STEM School's contract renewed for five years


STEM School Highlands Ranch's contract was renewed for five years, contingent upon multiple conditions, at a special Douglas County School District Board of Education meeting June 29, a day before the K-12 charter school's contract was set to expire.

"It feels great," Penny Eucker, the school's executive director, said. "I had high confidence we would prevail, but it's nice to resolve it here."

The school board had listened to nearly three hours of public comment 11 days earlier as the board considered rescinding a prior three-year contract offer and offering a one-year extension.

The resolution, introduced June 14 and considered at a June 18 board meeting, would have essentially tacked on one year to the school's current, five-year contract, giving the district more time to address a list of concerns with the charter school that serves roughly 1,800 students and to negotiate a new contract. The resolution said the May 7 school shooting that left one student dead and eight others injured raised questions about the school's safety and security.

Board members said that the newly negotiated contract strikes a good balance between accountability and the school's success.

"It is our sworn duty to hold any school accountable for the health, best education practices and safety of its students, and I believe this contract is that," board member Anne-Marie Lemieux said.

Board member Anthony Graziano added: "I would like to call out all the outstanding, great compromises made by all parties, to present a really mutually beneficial resolution and agreement, one that will deliver a full, five-year agreement to the STEM community to improve their financial stability and allow them to continue to achieve their educational achievement objectives."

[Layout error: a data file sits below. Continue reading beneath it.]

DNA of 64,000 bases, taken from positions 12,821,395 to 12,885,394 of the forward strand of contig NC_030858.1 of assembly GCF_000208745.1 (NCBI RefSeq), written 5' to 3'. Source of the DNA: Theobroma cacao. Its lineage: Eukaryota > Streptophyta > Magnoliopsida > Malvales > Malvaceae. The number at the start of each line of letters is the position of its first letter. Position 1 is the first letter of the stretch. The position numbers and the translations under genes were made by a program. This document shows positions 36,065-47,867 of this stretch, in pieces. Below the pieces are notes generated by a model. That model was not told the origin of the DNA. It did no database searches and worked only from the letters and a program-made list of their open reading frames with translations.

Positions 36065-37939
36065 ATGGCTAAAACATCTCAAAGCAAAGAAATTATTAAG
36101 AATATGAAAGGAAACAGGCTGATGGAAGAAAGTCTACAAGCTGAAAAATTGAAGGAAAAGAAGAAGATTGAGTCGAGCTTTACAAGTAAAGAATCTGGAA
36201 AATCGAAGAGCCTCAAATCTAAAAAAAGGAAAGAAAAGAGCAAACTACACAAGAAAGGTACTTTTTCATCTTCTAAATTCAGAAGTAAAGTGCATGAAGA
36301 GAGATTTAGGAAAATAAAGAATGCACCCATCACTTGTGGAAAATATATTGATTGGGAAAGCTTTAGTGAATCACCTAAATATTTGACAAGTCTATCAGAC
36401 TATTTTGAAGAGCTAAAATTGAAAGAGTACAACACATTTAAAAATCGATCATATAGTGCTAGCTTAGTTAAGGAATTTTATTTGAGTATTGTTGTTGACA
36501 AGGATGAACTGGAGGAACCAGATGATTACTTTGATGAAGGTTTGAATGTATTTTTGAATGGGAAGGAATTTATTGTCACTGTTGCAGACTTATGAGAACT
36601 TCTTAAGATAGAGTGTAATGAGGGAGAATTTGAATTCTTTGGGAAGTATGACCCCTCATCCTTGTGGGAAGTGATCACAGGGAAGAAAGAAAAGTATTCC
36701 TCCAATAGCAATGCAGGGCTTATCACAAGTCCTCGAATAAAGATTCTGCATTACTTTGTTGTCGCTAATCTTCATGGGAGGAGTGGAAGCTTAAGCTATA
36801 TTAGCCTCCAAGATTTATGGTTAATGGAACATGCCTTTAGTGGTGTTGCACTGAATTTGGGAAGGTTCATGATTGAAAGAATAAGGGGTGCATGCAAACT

After the June 18 meeting, board members felt that the public didn't understand that a renewal of the contract, not a termination of the contract, was up for discussion.

“I just want to be really clear that we never had any intention of shutting down this great school,” Lemieux said.

The school's safety policies have been in the public eye since the May 7 shooting. Two STEM students were arrested on suspicion of carrying out the attack. A private security guard allegedly fired at a Douglas County deputy and wounded a student.

The school did not have a resource officer, insteady employing private security. The Douglas County Sheriff's Office declined to renew a contract for a resource officer before the 2018-19 school year.

Per the 45-page contract approved by the school board June 29, STEM will have to commit to a number of stipulations, including developing a parent complaint policy, implementing a whistleblower policy, conducting annual evaluations of leadership and staff, and regularly reporting to the district on finances and safety assessments. The school is required to contract with local law enforcement to provide an SRO to the high school program and hire a private security officer for the middle and elementary school programs.

For enrollment, preference will be given to students who live in Douglas County, the contract states.

STEM is also required to conduct regular staff, parent and student satisfaction surveys and report the findings to DCSD's Choice Programming Office, and hire and retain licensed special education teachers and mental health professionals "in a manner that meets or exceeds District staffing ratios," the contract says.

The full contract is available here . If STEM does not comply with the renewal conditions, the contract will be shortened to three years.

“We have a lot of work to do,” Eucker said.

The packed boardroom of parents and students at the June 29 special meeting were elated to know that their school was approved for five more years.

“It's taught me so many technological skills,” student Aidan Frey said. “It's the best school.”


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